I had a late start on Monday and caught 10 minutes of a very interesting radio 4 programme on my way to work: “One health: The Vet will see you now.”
On an almost daily basis we hear comments from our clients about the difference between the treatment that we receive from our doctors, compared to that received by our pets from veterinary surgeons. It seems that there is a lot that doctors and vets can learn from each other. As vets we are still have a lot of work to do in improving our evidence based medicine. Doctors could possibly learn a bit from us; for example how we plan the delivery of our services.
The discussion was thought provoking and well worth hearing.
Listen to it here.
This is Grace. Another hearing dog – but, as her jacket indicates, retired. She is still ready to alert her owner when the doorbell rings. However, she ignores the telephone. Enough is enough.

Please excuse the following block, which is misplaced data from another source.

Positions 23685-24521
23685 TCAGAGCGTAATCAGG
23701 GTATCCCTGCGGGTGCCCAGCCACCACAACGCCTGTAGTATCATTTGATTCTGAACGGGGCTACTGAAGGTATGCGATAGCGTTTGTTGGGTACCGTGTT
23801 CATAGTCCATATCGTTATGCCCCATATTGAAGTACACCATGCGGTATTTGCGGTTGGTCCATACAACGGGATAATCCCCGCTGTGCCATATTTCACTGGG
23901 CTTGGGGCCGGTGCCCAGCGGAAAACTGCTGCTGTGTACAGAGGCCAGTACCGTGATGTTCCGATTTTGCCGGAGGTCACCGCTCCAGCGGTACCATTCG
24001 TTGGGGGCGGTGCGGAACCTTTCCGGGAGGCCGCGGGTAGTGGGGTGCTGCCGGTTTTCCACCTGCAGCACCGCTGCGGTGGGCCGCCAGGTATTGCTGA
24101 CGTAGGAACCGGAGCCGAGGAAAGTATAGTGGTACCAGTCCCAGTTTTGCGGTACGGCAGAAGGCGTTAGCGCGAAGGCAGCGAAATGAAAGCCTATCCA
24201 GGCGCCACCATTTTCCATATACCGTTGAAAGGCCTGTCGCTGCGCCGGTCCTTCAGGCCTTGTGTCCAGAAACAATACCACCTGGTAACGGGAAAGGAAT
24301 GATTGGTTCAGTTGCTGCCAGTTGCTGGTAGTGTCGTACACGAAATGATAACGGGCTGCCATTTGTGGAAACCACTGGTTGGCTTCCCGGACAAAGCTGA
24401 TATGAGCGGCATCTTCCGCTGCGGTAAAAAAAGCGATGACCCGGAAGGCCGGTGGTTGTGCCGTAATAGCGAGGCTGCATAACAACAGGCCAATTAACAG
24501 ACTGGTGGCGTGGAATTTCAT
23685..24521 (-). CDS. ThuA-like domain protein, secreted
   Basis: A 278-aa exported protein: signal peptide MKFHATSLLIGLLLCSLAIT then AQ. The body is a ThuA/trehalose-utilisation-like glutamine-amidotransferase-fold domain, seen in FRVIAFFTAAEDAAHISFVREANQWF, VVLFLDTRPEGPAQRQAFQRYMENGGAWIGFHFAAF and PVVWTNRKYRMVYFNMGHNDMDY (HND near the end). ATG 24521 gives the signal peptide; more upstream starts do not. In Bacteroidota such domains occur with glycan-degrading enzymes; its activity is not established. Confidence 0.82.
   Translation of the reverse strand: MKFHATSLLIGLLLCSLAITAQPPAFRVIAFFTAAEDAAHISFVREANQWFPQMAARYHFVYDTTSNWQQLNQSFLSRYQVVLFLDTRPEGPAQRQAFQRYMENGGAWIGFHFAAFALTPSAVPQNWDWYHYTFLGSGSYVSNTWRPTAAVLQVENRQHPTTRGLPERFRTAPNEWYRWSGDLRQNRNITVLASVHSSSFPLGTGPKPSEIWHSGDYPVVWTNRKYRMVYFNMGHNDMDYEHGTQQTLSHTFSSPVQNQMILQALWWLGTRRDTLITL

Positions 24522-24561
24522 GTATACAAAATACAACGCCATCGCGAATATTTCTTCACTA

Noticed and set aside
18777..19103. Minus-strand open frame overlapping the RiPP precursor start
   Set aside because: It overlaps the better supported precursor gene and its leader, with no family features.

We have a number of ‘hearing dogs’ in the practice.
They are mostly cross-breed energetic little creatures who are trained to assist their owners with a number of tasks. The main task is not much of a chore at all, and that of being a good friend and companion. This can make life a bit awkward when retirement age (of the dog) approaches. The little guys deserve a rest, but are also part of the family.
Harry is retired but still lives with his owner. He is a Chihuahua-cross and has helped his owner for 8 years. He alerts her when the phone or door bell is ringing. This might not seem all that difficult – after all, even my dogs can alert me by barking – but this is not sufficient for a deaf owner; they have to be alerted in a different manner, for example by touch.
The Hearing Dogs For The Deaf do a very admirabe job of training these dogs to meet the specific needs of the various owners.
The society makes sure that the dogs have a health check by a vet every 6 months, and they regularly pay a visit to make sure that everything is going smoothly. They are an amazing group of volunteers who provide an excellent service for people who are hard of hearing.
The picture below shows Mrs Wilson collecting her little helper after he has had his teeth seen to.
The dogs wear special coat when out so that we are aware of their role. Keep a look out for the fashionable maroon coat and leads.
For more information about their work and how to support the Hearing Dogs For The Deaf, go here